Nevertheless, the last thing he said to me and my brother as he was swept in and out of consciousness by waves of morphine was “Try to help people in any way you can”, advice which was perhaps influenced in some way by what he’d seen in the war.

I’ll never forget that moment when he imparted that final piece advice to us. It was late evening and the side ward he was in was very dim, the off pink colour of the room and its curtains had taken on a sort of soft burgundy hue. The bleeps and boops of the machines around him permeated the silence whilst my aunt sat beside him holding his hand. When he told us that advice it was a quiet, breathless voice. It’ll always stay with me.

The only tears I shed were on that night, in one of the waiting rooms next to his ward.

A few days later I was awoken with my dad phoning me telling me that he was coming over to my flat, something which had never done before and hasn’t done since, to tell me that he’d died.

Strange memories. Strange times.

Anyway, I didn’t want this post to become a sad one.

After the war my grandad received a few medals. Below you can see his record of service, medals and various other things relating to his service in the navy. Rather than focusing on his departure, today I’ll be remembering what he gave for this country and what a fine gent he was.

This slideshow requires JavaScript.

Day One Hundred and Twenty Nine: No Levity

Where have you been,
With your gaze so pristine,
When we took turns
sat at the end of your bed.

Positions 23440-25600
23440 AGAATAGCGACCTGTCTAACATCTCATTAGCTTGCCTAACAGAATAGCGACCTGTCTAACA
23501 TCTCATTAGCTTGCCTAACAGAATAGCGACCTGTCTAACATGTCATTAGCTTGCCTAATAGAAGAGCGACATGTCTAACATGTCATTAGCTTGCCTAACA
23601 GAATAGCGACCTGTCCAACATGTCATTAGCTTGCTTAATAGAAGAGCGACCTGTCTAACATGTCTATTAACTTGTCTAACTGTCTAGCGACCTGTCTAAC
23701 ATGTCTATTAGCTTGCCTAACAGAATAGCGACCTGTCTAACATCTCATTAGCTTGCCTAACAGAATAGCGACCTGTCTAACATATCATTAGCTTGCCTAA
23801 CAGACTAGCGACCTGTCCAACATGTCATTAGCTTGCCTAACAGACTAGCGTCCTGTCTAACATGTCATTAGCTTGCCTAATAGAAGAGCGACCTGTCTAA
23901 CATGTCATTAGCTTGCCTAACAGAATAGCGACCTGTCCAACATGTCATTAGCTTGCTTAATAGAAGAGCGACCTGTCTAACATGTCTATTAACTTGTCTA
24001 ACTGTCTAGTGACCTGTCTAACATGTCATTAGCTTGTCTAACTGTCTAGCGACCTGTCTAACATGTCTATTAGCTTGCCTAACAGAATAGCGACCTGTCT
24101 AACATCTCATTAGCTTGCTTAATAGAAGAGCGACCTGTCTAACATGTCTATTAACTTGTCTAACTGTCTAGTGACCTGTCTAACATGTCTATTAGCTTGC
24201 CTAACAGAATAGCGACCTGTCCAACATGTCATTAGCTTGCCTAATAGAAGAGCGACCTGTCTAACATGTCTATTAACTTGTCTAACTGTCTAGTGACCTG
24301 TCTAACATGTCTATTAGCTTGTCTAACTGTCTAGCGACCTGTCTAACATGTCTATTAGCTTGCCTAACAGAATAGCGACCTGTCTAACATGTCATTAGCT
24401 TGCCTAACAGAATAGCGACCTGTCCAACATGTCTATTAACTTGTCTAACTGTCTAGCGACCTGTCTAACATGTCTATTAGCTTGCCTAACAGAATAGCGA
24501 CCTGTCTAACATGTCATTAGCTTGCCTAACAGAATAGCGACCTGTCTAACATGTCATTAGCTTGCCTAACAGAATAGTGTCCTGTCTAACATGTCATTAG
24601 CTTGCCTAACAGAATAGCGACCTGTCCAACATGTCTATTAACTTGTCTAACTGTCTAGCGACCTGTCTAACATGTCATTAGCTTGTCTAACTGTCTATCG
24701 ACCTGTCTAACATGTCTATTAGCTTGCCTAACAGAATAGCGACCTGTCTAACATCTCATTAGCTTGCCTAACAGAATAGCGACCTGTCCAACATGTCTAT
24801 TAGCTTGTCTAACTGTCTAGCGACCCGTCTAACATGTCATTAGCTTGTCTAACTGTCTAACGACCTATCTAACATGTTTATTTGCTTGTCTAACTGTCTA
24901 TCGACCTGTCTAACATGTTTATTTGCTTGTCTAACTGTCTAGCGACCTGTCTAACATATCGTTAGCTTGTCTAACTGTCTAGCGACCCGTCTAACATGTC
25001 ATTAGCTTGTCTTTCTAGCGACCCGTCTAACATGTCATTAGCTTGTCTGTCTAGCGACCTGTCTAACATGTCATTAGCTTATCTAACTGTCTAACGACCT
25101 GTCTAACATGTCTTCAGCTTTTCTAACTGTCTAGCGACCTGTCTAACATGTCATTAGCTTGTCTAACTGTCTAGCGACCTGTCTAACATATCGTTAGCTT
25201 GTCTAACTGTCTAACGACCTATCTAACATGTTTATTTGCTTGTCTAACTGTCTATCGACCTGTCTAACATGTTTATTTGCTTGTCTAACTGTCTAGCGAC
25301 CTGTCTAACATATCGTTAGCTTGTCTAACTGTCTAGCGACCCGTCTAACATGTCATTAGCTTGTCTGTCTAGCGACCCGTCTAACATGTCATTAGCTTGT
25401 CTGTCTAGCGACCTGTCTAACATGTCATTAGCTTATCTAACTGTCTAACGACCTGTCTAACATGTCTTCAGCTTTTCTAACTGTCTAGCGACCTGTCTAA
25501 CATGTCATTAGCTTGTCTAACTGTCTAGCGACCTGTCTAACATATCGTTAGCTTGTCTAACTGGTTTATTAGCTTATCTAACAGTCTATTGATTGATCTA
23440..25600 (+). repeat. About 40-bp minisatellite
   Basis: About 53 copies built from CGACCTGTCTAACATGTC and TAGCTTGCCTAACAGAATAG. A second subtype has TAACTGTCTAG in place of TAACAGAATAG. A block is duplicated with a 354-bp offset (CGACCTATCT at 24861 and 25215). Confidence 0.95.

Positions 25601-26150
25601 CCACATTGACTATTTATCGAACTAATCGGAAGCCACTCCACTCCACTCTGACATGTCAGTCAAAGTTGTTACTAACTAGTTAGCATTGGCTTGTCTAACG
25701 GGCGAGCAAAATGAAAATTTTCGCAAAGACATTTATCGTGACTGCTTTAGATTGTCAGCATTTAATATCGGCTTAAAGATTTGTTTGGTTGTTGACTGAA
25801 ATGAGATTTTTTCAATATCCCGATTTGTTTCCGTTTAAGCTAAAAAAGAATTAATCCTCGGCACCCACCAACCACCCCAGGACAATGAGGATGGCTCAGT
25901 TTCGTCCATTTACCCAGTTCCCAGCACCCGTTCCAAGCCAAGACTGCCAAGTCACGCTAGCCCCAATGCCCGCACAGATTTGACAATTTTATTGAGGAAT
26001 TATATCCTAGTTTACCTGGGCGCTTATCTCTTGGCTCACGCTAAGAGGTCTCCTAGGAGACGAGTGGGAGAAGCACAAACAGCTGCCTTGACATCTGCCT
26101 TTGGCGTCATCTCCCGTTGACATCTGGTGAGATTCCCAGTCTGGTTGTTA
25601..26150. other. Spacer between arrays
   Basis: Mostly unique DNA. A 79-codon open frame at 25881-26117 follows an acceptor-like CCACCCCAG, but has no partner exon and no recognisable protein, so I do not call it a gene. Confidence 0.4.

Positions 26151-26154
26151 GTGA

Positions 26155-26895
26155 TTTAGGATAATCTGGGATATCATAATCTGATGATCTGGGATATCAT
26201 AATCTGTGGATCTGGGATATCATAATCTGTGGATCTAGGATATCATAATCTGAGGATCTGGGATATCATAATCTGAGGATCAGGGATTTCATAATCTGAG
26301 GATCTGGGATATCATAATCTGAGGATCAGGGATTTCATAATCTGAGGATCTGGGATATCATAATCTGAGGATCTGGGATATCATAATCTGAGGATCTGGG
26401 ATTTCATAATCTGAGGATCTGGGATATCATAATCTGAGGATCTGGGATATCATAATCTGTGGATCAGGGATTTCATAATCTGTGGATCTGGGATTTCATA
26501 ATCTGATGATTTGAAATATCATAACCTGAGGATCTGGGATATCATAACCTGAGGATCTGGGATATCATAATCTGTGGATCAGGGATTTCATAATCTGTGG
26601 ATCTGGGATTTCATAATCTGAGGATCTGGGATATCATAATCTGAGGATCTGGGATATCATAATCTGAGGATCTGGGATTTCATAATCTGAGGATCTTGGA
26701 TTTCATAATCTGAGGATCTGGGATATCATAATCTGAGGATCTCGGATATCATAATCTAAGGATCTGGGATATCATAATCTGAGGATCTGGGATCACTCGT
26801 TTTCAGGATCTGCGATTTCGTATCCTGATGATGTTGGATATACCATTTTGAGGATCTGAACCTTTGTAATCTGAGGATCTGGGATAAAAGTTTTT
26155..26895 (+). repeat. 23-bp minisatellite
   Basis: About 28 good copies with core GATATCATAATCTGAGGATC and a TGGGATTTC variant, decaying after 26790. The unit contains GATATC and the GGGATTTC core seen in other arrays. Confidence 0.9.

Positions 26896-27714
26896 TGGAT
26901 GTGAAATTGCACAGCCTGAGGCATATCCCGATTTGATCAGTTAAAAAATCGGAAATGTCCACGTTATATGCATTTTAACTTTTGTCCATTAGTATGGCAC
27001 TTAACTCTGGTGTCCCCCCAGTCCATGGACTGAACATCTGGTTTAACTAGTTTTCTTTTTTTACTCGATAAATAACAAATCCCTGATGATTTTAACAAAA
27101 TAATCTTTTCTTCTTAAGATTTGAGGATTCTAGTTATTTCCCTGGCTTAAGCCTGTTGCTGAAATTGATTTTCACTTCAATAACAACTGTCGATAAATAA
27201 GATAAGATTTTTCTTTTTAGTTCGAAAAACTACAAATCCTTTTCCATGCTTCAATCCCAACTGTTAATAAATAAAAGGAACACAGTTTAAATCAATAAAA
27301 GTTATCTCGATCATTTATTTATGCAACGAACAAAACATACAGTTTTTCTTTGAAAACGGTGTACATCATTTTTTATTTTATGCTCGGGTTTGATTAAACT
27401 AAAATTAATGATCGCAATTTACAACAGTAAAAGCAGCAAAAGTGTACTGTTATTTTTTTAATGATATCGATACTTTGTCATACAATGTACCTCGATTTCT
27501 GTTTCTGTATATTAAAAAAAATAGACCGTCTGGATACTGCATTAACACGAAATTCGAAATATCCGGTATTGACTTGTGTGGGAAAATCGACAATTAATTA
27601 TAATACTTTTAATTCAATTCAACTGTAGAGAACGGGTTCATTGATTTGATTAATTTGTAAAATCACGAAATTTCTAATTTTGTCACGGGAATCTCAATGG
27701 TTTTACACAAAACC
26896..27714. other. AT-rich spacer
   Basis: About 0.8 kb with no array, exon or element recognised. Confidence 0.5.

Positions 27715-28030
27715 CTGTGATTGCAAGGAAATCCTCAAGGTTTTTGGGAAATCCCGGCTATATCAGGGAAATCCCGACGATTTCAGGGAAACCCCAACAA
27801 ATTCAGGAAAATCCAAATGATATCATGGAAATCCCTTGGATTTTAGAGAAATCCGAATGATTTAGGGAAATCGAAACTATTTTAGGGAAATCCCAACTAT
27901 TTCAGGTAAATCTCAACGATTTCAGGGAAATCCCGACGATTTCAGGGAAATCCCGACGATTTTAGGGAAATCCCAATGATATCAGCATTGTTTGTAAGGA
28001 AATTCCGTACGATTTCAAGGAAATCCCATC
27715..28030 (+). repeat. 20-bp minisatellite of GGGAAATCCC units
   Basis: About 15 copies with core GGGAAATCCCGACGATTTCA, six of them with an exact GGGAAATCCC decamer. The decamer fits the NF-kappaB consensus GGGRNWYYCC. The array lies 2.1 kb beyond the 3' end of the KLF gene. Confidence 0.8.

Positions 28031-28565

The daylight comes and goes
with your muddy mood,
But you’re left with nothing to show.
You’re in and out,
We’re oOut and in,
Talking and writhing and moving.
And spitting, and slurring
And waiting and waiting.
I see your curtains are drawn,
I see the ward lights are on,
and you’re going,
and going,
and gone.

Day Six: Sort Of

Although I’m loathe to put a post on here that is not creative, I’ve spent most of my day cleaning my mothers loft and had no time to properly sit down and pour over something creative.

I’ve made a video but alas, I do not have time to edit it. Instead, I took some pictures to show that I’m still making some kind of effort.

The state before the clear out.

There was a whole load of toys from when I was younger. I was particularly amused by these two:

THE ULTIMATE WARRIOR! With arm moving action.
TAXI! A toy London taxi in unusually pristine condition.

Found a ton of photos, including this one – the first photo ever taken of me.

Circa 1985

And a charming first school photo.

Circa...1992 or something.

I’m also doing the same thing tomorrow, but by then I’ll have a ton more stuff to show you. Hopefully.

That video will follow soon, I suspect.